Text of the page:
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This one is dedicated to Sally, “Di politica nunquam nos!”

“Truth never damages a cause that is just.” ― Mahatma Gandhi

By now most of America knows that the website—one of the main delivery portals of the Affordable Care Act—was a disaster.  Even back on November 13th only 13% in a Slate poll[1] thought it was successful; and a week is a long time in a political hot potato such as this.  There are so many political sharks circling the water smelling blood on this issue that the last thing we need is another political commentary[2].   What can we ALL learn from this unfortunate debacle?  How can it be prevented in the future?

I am not going to engage in calling for U.S. Health and Human Services Secretary Kathleen Sebelius’s resignation; even though she continues to demonstrate that she either does not understand the true state of affairs or is deliberately reporting an unrealistically optimistic view of when the numerous issues are going to be resolved.  Nor will I levy blame at the White House’s chief technology officer, Todd Park.  Blaming is nonproductive at this point.  I am not even going to rip my shirt open to reveal my superman outfit and tell everyone how to solve the problem.  Instead, let’s look for root causes and learn what can be done to prevent such a disaster in the future.

So let’s ask the question; how can a “project” (not a natural occurrence like a flood or a hurricane ) become such a man-made disaster?  One answer, that is undeniable, is an obvious failure of management.  Just look at the variable figures of cost for the overall implementation and the website separately.  Is it $600 million, $350 million, $125 million or $70 million[3]?  Everyone from the GAO on has a different figure. If this was managed successfully there would be no doubt as to the up-to-the-minute cost.  Before you jump to conclusions; I will readily admit far too few software projects are adequately managed.  Then there are the optimistic projected end dates that Kathleen Sebelius was providing.  Does anyone really believe they are going to be achieved?  Those are proof of a management system failure.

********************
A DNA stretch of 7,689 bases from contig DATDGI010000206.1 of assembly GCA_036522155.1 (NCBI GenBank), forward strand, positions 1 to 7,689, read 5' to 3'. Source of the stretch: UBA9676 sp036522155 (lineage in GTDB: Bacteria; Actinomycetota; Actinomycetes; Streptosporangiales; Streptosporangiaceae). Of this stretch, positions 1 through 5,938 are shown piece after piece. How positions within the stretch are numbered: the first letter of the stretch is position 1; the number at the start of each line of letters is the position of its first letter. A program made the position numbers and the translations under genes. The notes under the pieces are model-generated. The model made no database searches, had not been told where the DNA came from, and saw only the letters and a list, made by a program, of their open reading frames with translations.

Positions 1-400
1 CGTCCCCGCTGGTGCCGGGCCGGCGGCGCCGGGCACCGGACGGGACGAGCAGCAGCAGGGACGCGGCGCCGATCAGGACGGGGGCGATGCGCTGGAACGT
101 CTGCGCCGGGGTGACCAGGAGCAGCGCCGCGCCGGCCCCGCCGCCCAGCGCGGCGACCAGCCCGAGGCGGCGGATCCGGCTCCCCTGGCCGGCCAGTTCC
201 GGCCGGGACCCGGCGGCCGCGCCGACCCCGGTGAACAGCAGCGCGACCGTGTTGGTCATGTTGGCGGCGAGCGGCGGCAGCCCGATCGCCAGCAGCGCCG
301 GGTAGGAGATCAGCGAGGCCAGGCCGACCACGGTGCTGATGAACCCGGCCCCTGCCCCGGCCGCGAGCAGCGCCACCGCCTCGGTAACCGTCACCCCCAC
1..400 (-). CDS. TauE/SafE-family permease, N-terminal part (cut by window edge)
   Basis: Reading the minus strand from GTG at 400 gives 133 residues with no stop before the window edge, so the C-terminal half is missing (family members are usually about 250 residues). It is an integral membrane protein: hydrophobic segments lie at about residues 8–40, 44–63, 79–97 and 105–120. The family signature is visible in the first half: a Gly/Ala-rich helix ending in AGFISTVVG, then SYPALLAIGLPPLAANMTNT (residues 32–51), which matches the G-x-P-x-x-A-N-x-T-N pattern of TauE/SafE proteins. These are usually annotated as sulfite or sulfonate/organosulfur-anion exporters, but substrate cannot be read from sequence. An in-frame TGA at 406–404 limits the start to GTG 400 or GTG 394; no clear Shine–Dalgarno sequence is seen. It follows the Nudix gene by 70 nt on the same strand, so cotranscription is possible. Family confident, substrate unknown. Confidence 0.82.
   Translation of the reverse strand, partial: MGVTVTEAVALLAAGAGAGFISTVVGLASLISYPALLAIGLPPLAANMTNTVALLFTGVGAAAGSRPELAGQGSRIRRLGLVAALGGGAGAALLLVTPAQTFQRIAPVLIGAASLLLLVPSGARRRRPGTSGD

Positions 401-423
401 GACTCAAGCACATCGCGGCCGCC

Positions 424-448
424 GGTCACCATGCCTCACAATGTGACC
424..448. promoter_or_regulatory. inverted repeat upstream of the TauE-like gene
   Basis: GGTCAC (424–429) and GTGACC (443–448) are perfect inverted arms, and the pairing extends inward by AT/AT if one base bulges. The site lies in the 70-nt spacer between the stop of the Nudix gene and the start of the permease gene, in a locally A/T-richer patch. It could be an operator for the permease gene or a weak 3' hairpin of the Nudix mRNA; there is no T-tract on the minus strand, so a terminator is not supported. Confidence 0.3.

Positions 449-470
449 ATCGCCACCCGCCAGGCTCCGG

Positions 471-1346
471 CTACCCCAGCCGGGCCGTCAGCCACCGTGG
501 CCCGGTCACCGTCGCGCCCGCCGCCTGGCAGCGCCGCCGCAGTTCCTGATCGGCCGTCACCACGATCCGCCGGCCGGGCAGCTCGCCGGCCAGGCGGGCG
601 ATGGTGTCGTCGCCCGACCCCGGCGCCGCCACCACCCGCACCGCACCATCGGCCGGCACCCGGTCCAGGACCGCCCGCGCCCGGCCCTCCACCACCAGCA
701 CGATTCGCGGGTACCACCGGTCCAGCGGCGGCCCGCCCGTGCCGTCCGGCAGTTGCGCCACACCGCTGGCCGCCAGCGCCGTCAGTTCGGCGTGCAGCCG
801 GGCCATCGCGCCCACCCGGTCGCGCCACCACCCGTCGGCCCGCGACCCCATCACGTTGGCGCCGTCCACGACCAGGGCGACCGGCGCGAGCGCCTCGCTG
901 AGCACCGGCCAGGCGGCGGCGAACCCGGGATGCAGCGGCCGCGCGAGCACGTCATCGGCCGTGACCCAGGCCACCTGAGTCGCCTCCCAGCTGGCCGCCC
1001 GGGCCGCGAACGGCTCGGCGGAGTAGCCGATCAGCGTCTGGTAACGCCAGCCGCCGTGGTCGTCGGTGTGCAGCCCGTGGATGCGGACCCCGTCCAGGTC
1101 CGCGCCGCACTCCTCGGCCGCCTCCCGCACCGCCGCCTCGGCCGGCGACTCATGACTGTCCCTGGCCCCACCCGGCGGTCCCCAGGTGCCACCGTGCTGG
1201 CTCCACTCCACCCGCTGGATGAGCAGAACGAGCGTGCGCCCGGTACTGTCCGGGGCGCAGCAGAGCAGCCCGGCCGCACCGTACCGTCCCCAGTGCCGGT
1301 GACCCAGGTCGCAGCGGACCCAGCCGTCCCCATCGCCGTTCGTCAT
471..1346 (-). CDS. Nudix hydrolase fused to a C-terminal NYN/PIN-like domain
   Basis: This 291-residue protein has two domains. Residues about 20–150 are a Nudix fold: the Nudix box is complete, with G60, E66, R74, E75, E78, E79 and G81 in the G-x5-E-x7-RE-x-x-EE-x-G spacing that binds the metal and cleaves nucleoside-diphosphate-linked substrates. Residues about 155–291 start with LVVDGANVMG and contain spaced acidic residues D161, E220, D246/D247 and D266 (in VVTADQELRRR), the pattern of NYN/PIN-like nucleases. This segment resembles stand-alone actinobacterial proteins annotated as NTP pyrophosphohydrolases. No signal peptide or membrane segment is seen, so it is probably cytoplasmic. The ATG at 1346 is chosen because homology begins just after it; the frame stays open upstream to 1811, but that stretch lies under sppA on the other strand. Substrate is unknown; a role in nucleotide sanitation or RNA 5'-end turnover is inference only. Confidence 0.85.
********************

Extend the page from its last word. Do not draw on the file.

So the failure was an ineffective management system!  What caused the management system to fail?  Believe me; I am not calling for more government regulation.  Procurement is already a tedious and convoluted process.  At some point, the American people and the government have to realize it cannot legislate its way out of every crisis.  To understand this failure, we need to understand a fundamental similarity in the nature of the underlying forces of management systems.  These are the same forces that drive agile efforts.  Both run on two critical principles:

  1.  Being able to tell truth to power.
  2.  Being incented to accomplish the strategic vision.

Surprised?  You should not be!  These are problems that have plagued business management for centuries and software project management for decades.  Let’s look and the second factor first.  The best management system in the world will never run smoothly if people are not incented to achieve and understand the big picture.  In a large project, which uses many private vendors and has a distributed development structure, it is easy for things to slip through the cracks.  Contractors are only concerned with completing their statement of work so they are not liable for legal action and can get reimbursed for their efforts.  This puts the entire onus on the overall management team.  They need to first create a phenomenally detailed and accurate requirements definition.  Second, they must possess a superior knowledge of all the individual efforts so they can provide oversight.

Is there any surprise this fails as often as it does?  Instead, if the overall vision is a part of the requirement for each development team and the onus for technical coordination (not administrative management) is pushed down to the working level, everybody wins.  Teams know they must work effectively with the other teams or they won’t get paid.  If I develop my part to what I thought was the specification and you develop yours to your understanding and they don’t work together, we both fail.  That is often missing in government thinking.